The book and card selection that Leah sent showed me a whole different side of Barefoot Books. What I loved about each item was that it combined an educational aspect with entertainment. The books have nuances that include multi-cultural themes (Little Leap Forward), magical realism (The Boy Who Grew Flowers), and math concepts (The Real Princess) that makes each book special, interesting, and engaging. As for the card decks, these are really well done and I know that we will be using them a lot!
There was also much consternation from the Asian American community who bemoaned the set backs in stereotyping that Amy Chua’s hoopla is causing. It’s true. Growing up Asian in America means to most of us, imagery that includes thick glasses, school yard teasing and/or fights, and strange packed lunches. In the realm of children’s literature, this is slowly starting to change in an exciting way and now there are books that actually reflect what it means to be an Asian American child in America.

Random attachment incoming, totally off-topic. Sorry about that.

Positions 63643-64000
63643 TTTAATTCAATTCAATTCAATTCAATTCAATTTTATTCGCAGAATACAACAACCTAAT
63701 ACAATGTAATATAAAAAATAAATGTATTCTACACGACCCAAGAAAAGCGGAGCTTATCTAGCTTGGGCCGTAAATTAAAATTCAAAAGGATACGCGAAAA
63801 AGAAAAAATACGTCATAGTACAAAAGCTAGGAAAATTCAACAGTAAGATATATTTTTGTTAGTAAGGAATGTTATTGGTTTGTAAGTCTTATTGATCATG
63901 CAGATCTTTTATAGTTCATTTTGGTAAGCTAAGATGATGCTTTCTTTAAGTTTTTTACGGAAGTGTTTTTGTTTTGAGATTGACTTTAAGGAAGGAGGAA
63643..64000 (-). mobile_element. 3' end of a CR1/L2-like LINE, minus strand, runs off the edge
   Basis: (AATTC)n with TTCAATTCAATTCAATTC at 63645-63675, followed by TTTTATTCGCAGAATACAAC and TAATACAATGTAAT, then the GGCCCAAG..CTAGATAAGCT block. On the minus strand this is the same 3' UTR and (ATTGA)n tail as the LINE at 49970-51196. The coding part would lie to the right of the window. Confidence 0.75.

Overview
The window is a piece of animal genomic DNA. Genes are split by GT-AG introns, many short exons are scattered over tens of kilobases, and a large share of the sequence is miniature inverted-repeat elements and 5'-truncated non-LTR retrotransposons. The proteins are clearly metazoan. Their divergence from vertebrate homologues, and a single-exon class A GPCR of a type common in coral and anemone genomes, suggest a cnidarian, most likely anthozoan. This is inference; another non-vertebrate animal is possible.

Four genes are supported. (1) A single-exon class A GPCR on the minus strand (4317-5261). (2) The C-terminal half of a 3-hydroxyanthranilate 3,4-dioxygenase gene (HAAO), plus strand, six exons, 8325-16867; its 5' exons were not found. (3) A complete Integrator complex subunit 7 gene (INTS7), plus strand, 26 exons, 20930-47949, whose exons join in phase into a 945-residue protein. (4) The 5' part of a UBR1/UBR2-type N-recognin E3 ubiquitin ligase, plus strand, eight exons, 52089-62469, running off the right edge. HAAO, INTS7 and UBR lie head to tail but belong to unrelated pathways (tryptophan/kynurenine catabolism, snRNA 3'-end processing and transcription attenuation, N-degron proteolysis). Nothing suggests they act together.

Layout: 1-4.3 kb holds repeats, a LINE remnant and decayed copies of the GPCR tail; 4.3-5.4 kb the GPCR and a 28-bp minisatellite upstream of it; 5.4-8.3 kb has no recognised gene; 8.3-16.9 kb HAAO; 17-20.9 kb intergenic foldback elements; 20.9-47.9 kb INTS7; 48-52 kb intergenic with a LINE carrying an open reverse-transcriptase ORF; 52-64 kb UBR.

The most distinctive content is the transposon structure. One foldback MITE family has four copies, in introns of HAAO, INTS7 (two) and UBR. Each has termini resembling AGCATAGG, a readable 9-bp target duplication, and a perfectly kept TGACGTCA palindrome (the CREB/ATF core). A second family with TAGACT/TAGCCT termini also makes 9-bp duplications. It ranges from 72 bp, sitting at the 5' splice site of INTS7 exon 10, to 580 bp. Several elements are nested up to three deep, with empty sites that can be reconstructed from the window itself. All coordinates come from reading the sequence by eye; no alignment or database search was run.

A whole slew of children’s book awards including the Sheffield, Costa, O’Dell and Children’s Book Award.
In the case of Nancy Yi Fan, it’s clear she was born with a special gift. My 10-year-old, nearly 11-year-old brought home this book for me to blog on. (At the same age, Nancy had banged out a draft of this book and was sending it in to publishers!).
This appealing series is a fun and funny read with great illustrations by LeUyen Pham that really make the book come alive. Look and Pham have a winning combination. Fans of Diary of a Wimpy Kid can have another series to dig into! Hooray for that!